The rising prices in the major markets are forcing first-timers to reconsider their first choice of housing.

“High prices in a few major cities, and the fact that prices are outrunning incomes in Toronto, are turning off some first-time buyers, while forcing others to go deeper into debt, tap their parents for hefty down payments and opt for a condo rather than a detached house,” says Sal Guatieri, senior economist, BMO Capital Markets.

While 60% of first-time buyers say they will set a budget and stick with it, 30% are prepared to go higher for the right home.

Parsons recommends first timers should set price boundaries before setting out on the home-buying journey.

“To help ensure first-time buyers don’t spend beyond their means, they need to be fully prepared to purchase the right house, at the right price. Getting pre-approved gives buyers the opportunity to consider multiple options, during a time-sensitive decision period,” she says.

Source: Myke Thomas, Calgary Sun

Is now the right time to buy a home?

Monday, January 12th, 2015

Buy a house. Don’t buy a house. Soft landing. Crash landing. As we start the new year, the question on everyone’s mind is: What can we expect from Canada’s housing market?

Once again, experts agree that housing affordability is stretched, historically low interest rates will rise, and housing prices will drop. Rewind 365 days and you could be reading a forecast for 2014. But this time the experts agree: prices really will fall and it’s got everything to do with the recovery of the global economy.

Now, if the global economy were a ballgame we wouldn’t be in the World Series. Oil prices are depressed and Europe is still struggling with its credit crunch. But things are slowly improving in the U.S. and within Canada, and the important teams are still in the game: our employment rate is stable, oil prices are not (yet) low enough to cause real concern, and exports have picked up as the value of our dollar has dropped. All this leads most economists to believe we’ll see slightly higher bond and mortgage rates and a nation-wide cooling of the housing market over the next couple of years.

Robert Hogue, senior economist with RBC Bank, says he believes the coming year will be “a moderating phase for the market with a soft landing in 2016.” Hogue predicts national home prices will actually rise 1% or maybe 1.5% in 2015, as buyers race to get in the market before mortgage rates increase, after which prices will fall later in the year. “It’s one of the reasons why 2014 was such a strong year.”

But he cautions home owners: “Canada’s real estate market really is a multi-headed beast. It’s essentially very strong in Toronto, Vancouver and Calgary, but it’s balanced or soft in the majority of other markets.” As such, he predicts we’ll see a cooling of the three biggest markets by the end of the year in response to small mortgage rate hikes starting mid-year.

Now, if the prime rate were to climb from its current 3% level to 5% or 6% over the next year or two, many Canadians could find themselves in deep trouble, says Hogue. But he isn’t sure we’ll see rates shooting up that fast any time soon. Until recently, analysts and policy makers considered 5% to be the neutral or natural interest rate. It was the rate that allowed full employment, a stable inflation rate, and a sustainable growing economy. But Hogue, along with economists from Morgan Stanley and analysts from the C.D. Howe Institute, believe that the “new neutral rate” has actually dropped.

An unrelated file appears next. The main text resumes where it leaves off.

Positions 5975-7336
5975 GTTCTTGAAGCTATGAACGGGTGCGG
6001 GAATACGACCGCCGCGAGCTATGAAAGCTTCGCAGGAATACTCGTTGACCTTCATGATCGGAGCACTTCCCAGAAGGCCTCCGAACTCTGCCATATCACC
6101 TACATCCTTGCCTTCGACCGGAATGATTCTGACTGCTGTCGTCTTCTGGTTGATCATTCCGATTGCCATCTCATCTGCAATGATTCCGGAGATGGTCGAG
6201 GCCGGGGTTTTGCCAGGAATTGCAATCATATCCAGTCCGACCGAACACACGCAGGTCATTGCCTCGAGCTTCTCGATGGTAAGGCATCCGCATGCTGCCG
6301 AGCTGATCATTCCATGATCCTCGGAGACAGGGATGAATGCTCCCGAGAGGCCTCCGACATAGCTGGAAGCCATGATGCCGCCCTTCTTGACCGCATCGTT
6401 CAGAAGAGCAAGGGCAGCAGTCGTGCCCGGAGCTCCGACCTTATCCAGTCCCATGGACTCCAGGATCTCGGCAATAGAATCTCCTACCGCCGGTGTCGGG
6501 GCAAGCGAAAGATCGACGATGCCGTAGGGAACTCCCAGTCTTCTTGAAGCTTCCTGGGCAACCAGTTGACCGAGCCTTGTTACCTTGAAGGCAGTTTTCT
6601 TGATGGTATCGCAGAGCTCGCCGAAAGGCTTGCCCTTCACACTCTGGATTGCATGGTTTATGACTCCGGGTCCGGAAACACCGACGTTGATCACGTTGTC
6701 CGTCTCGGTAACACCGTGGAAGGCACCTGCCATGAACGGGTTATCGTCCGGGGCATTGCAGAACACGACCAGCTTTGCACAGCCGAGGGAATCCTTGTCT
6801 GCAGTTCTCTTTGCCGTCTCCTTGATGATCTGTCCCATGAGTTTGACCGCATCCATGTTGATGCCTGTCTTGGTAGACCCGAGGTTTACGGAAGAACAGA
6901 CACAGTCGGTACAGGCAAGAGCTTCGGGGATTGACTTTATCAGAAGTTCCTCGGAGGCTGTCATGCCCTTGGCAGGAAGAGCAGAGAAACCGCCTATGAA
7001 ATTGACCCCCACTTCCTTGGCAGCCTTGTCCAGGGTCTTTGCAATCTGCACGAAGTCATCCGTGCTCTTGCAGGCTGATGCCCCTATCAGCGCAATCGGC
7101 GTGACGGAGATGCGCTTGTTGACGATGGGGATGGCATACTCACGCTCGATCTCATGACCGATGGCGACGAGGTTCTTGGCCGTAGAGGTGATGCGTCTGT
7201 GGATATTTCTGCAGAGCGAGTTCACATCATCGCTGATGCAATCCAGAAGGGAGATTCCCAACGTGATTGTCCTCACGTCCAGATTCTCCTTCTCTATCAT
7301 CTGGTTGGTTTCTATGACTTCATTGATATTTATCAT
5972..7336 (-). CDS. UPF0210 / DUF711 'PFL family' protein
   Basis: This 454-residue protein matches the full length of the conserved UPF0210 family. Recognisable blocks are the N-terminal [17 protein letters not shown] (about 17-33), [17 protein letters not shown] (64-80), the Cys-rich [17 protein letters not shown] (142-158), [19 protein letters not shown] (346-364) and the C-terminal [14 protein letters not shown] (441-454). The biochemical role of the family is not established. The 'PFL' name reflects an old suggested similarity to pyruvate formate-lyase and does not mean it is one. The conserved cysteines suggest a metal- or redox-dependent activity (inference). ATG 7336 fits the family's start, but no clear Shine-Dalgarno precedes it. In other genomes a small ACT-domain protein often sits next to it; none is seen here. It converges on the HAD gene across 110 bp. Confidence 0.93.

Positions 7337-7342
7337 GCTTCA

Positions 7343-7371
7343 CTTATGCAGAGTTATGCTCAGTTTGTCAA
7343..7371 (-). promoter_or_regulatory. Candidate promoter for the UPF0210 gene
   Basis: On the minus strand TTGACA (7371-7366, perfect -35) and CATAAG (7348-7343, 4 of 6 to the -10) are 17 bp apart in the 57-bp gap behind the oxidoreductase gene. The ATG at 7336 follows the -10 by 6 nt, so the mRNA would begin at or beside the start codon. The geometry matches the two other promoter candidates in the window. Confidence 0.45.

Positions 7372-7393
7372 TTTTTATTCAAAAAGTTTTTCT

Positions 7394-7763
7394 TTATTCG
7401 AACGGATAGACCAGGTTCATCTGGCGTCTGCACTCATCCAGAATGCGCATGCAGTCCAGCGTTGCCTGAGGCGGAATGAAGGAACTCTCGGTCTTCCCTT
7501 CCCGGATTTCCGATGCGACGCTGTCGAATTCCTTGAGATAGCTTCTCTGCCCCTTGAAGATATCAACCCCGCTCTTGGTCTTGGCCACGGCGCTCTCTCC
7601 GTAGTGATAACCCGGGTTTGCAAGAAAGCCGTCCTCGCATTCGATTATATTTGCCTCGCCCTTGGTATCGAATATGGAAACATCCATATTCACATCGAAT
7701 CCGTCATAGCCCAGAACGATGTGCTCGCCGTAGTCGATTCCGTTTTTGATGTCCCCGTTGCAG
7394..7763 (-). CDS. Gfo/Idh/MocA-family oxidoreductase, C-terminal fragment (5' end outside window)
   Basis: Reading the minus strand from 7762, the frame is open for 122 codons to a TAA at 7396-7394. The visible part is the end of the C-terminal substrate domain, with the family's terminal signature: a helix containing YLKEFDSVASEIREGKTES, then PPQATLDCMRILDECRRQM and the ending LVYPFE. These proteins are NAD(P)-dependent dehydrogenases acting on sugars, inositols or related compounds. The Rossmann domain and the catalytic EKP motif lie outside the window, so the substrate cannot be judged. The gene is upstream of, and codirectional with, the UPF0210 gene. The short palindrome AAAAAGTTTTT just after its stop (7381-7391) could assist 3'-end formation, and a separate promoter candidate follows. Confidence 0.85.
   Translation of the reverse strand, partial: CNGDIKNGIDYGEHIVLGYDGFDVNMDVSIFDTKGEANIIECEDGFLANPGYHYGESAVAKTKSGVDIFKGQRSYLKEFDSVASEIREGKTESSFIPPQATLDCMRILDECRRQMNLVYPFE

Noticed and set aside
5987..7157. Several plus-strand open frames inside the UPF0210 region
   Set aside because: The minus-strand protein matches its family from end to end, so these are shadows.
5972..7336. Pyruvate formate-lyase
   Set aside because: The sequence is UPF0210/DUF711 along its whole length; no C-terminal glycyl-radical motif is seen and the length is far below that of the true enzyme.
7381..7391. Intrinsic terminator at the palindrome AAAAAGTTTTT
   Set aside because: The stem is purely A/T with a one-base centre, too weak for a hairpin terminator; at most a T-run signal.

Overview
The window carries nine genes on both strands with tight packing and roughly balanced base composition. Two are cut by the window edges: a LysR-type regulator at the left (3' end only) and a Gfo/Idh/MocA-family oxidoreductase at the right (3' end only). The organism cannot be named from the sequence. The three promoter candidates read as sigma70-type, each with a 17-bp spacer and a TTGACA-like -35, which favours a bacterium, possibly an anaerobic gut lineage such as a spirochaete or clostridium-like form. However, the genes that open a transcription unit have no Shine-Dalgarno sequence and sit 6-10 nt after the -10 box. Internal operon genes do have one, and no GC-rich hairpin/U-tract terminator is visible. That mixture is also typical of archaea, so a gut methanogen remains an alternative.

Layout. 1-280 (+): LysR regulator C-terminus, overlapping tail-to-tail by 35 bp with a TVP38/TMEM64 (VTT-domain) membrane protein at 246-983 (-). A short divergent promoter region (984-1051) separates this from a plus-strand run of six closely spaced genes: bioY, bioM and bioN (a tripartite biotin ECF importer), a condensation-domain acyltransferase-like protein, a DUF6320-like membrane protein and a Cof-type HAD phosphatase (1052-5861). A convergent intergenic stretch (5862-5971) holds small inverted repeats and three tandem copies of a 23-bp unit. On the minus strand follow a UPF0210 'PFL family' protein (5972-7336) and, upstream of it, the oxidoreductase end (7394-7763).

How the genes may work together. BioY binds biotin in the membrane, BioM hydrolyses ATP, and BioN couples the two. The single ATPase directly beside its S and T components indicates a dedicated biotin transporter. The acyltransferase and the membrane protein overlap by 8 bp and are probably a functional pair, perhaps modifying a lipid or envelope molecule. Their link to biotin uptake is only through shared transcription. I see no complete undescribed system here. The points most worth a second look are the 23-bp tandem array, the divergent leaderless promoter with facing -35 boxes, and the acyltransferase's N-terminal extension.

The primary reason is the impact baby boomers continue to have on the national economy. As boomers continue to age and leave the workforce, Canada can expect a slowing of the labour market, which will depress productivity growth, limit the economy, and suppress potential inflation, explains Hogue. “If the new normal is markedly below what we’re used to, then we won’t see as much downward pressure on housing prices,” he says.

The impact of demographics doesn’t stop there. According to a new report by Benjamin Tal, deputy chief economist with CIBC, analysts have been seriously underestimating the number of new immigrants in Canada. New immigrants account for 70% of the country’s population growth and about half are between the ages of 25 and 44—the key demographic that leads to household formations. According to Tal the under-estimated increase in the number of home-buying immigrants in Canada will help to offset a slowing economy, created by the boomer generation. “Immigration, itself, won’t be able to change this trajectory, but it will help to offset it,” explains Tal.

But David Madani from Capital Economics isn’t convinced. “Every good economist knows that immigration always fluctuates and it’s never prevented a housing cycle in the past.” He’s also not convinced that builders are out of the weeds when it comes to supply and demand. While he agrees that absorption rates are close to historical long-term averages, he’s confident that the market will suffer. “There are too many one-bedroom condo units being built when demand shows a need for family accommodation.”